This novel starts with the following famous sentences: "I am a cat. As yet I have no name.(Wagahai wa Neko dearu, Namae wa mada nai)". This is Sōseki's first and unique novel which depicted human world with satire and humor from the perspective of a cat.
The cat observes characteristic people centering on his owner, Kushami Chinno[珍野苦沙弥（ちんのくしゃみ）], whose model was Sōseki himself, and criticizes them, who are bound by their society, cynically through its eyes without fixed ideas. Sōseki wrote this freely as a person, not a novelist and we can see his humorous and witty aspect in this work.
Sōseki had a black cat that had originally been a stray cat but it entered his house and settled down. That occurred in 1904 when Sōseki starts writing "Wagahai wa Neko de aru". In his essay "Eijitsu Shōhin[永日小品](Spring Miscellany)"(1909), he wrote about the death of the cat. And when it died, he sent death notices of the cat to his disciples.
- Botchan[坊ちゃん](A Boy)
This novel sets in Matsuyama where Sōseki taught English. Main character, Botchan goes to a school in Matsuyama as a math teacher. He is an impulsive and honest man. He and his colleague, Yamaarashi[山嵐（やまあらし）] punish Aka-shirt[赤シャツ] and Nodaiko[野だいこ] who let their colleague, Uranari[うらなり] transfer to far place with dirty trick. This work is humorous and the easiest novel to read in his works.
- Kusamakura[草枕](Grass Pillow)
This novel sets in Oama Hot Spring[小天温泉（おあまおんせん）], Kumamoto Prefecture. The main character is a painter and he leaves secular society and stays at an inn in a hot spring. He pursues his ideal aesthetic.
In this novel, the big incidents don't happen and Sōseki intentionally didn't write that. He narrated his art theories through a painter and developed his aesthetic and fantastic world with making full use of words in this work. And "Ophelia" by John Everett Millais is an important keyword. In this novel, he embedded criticism for naturalism which was in fashion at that time.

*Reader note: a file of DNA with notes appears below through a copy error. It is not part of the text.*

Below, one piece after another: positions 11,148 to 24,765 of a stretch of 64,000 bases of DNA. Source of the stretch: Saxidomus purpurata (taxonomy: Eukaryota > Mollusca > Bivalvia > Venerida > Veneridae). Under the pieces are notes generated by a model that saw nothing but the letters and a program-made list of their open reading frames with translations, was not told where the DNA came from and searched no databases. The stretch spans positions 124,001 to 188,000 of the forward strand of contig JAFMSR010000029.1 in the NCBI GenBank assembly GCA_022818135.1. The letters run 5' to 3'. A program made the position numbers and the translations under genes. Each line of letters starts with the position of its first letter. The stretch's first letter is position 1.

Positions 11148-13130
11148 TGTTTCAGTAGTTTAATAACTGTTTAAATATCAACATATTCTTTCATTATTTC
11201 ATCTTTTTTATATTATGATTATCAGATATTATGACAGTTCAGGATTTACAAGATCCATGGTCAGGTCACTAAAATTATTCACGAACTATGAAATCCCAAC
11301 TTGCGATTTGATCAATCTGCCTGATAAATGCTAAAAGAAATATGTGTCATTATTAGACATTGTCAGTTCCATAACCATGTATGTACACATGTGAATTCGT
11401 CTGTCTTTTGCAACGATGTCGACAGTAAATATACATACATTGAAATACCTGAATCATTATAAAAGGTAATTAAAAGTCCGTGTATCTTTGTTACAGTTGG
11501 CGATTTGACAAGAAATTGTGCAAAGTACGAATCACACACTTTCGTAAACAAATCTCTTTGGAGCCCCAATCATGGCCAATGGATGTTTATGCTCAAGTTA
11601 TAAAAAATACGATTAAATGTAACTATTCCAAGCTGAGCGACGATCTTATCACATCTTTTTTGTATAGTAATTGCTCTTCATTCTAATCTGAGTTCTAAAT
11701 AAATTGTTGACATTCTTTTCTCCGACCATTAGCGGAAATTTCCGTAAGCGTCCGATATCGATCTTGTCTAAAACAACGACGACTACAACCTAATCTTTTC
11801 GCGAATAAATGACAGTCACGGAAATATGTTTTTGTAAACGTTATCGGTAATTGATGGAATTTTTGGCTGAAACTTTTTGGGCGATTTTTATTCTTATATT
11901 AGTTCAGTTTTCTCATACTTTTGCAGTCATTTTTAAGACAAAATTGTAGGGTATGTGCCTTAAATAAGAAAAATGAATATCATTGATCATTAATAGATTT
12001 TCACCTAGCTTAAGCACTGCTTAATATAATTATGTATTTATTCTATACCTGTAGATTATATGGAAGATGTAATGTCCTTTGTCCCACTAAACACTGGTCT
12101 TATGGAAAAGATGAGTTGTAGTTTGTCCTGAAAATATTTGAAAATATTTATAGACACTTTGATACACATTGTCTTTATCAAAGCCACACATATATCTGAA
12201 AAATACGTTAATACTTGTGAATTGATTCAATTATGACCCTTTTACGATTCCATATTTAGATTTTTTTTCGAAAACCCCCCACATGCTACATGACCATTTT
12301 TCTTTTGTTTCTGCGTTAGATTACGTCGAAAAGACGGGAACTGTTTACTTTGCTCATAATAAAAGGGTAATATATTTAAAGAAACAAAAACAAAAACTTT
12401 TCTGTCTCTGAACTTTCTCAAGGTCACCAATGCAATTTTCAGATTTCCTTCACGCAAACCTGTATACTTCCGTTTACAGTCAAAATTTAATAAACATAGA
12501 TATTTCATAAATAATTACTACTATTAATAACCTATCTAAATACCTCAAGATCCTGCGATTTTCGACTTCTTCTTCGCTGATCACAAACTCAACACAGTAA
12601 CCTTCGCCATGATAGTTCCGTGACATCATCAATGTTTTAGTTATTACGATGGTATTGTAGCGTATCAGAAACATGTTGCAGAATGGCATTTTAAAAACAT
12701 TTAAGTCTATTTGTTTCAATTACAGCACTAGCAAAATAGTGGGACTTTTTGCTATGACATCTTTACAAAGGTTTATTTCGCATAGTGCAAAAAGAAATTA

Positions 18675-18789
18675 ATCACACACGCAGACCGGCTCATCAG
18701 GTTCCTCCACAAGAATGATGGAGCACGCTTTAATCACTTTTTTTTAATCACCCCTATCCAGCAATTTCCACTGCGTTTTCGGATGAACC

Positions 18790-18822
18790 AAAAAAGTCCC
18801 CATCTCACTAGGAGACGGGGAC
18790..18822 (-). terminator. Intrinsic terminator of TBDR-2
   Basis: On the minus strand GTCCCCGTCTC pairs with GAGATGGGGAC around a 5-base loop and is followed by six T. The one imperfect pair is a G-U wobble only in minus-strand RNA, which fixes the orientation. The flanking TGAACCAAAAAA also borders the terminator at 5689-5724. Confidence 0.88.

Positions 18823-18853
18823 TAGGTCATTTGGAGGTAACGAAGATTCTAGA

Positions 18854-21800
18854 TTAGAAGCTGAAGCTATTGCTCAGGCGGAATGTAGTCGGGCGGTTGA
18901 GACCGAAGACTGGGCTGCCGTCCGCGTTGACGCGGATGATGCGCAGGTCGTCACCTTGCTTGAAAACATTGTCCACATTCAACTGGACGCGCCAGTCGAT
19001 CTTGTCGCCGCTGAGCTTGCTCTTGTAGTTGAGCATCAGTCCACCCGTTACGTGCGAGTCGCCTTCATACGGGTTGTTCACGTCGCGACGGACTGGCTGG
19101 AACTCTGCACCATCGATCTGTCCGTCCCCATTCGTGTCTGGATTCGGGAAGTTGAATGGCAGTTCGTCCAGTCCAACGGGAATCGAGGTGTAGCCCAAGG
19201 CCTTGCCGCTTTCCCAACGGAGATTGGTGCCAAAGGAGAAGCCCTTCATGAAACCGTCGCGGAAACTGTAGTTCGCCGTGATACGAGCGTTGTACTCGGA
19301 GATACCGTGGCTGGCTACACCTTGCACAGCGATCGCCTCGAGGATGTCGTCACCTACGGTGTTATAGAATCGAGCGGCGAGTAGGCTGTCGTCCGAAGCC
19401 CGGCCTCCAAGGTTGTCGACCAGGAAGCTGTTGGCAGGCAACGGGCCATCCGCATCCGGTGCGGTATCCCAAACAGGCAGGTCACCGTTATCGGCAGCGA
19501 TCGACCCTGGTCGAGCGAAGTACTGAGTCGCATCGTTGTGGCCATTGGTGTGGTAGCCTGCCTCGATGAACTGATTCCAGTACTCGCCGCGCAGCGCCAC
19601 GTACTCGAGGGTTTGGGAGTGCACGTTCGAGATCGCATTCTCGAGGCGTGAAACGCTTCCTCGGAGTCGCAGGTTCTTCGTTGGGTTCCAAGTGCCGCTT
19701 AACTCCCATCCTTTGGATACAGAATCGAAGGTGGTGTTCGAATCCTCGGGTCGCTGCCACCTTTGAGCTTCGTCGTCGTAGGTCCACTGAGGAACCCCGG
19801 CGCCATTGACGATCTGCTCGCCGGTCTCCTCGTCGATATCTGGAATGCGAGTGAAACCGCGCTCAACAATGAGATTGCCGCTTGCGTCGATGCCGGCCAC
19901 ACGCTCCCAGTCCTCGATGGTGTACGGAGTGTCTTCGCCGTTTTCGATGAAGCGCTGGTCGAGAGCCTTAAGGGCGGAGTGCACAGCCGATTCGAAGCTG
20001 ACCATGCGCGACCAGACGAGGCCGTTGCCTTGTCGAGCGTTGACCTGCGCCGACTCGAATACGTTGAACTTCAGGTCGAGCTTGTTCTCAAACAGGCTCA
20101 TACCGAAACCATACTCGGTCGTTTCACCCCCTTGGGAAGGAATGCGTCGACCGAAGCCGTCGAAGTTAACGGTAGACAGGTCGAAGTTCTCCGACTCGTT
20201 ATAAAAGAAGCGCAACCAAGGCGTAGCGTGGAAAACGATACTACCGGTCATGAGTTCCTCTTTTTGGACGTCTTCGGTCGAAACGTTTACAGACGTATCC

The novel is divided into three parts; Sensei and I, My Parents and I, Sensei and His Testament.
A main character "I" meet "Sensei[先生（せんせい）](teacher)" when he visit in Kamakura[鎌倉（かまくら）] for a trip. He respects Sensei and after going back to Tokyo, he often visits his house. He notices Sensei visits the grave of his friend every month. When he goes back to his hometown due to care his father, he receives a letter from Sensei and that is his testament. And the testament is written about relations with his wife and friend...
Close psychological description is superb and especially, in Sensei and His Testament, Sensei's conflict of heart resulting from relations with his wife and friend is written with tranquil and transparent style.
- Michikusa[道草](Grass on the Wayside)
It is said to be his autobiographical novel. One day, a teacher of university, Kenzō[健三（けんぞう）] comes across his foster father who abandoned him and after that, he sometimes comes to his house for begging him for money. In addition, Kenzō's sister and his wife, Osumi's father begs him for money. The intellectual, Kenzō want to be involved in his study but he is annoyed with secular money problems.
And he is a stubborn person and thinks that his logic is absolutely correct. He doesn't get on well with his wife because he persists that. Sōseki depicted annoyance of an intellectual and criticized himself objectively and severely in this work.
- Meian[明暗](Light and Darkness)
Meian is Sōseki's last novel and uncompleted work because he died when he was writing that. With featuring a main character, Tsuda[津田（つだ）] and his wife, people struggle to acquire their benefits and egoistic desires in social coordination and commonsense. Sōseki depicted the light and darkness side of humans and their dilemma between egoism and sociality.
In this work, various people appear and this is a polyphonic novel. And we can read Sōseki's genius and deep insight about human psychology in this. And Tsuda meets his old fiance, who betrayed him, in a scene of a hotel in a hot spring where is different from previous ordinary scenes and the story suddenly end. I think it has an attraction as an uncompleted novel and readers can image and develop their own plot.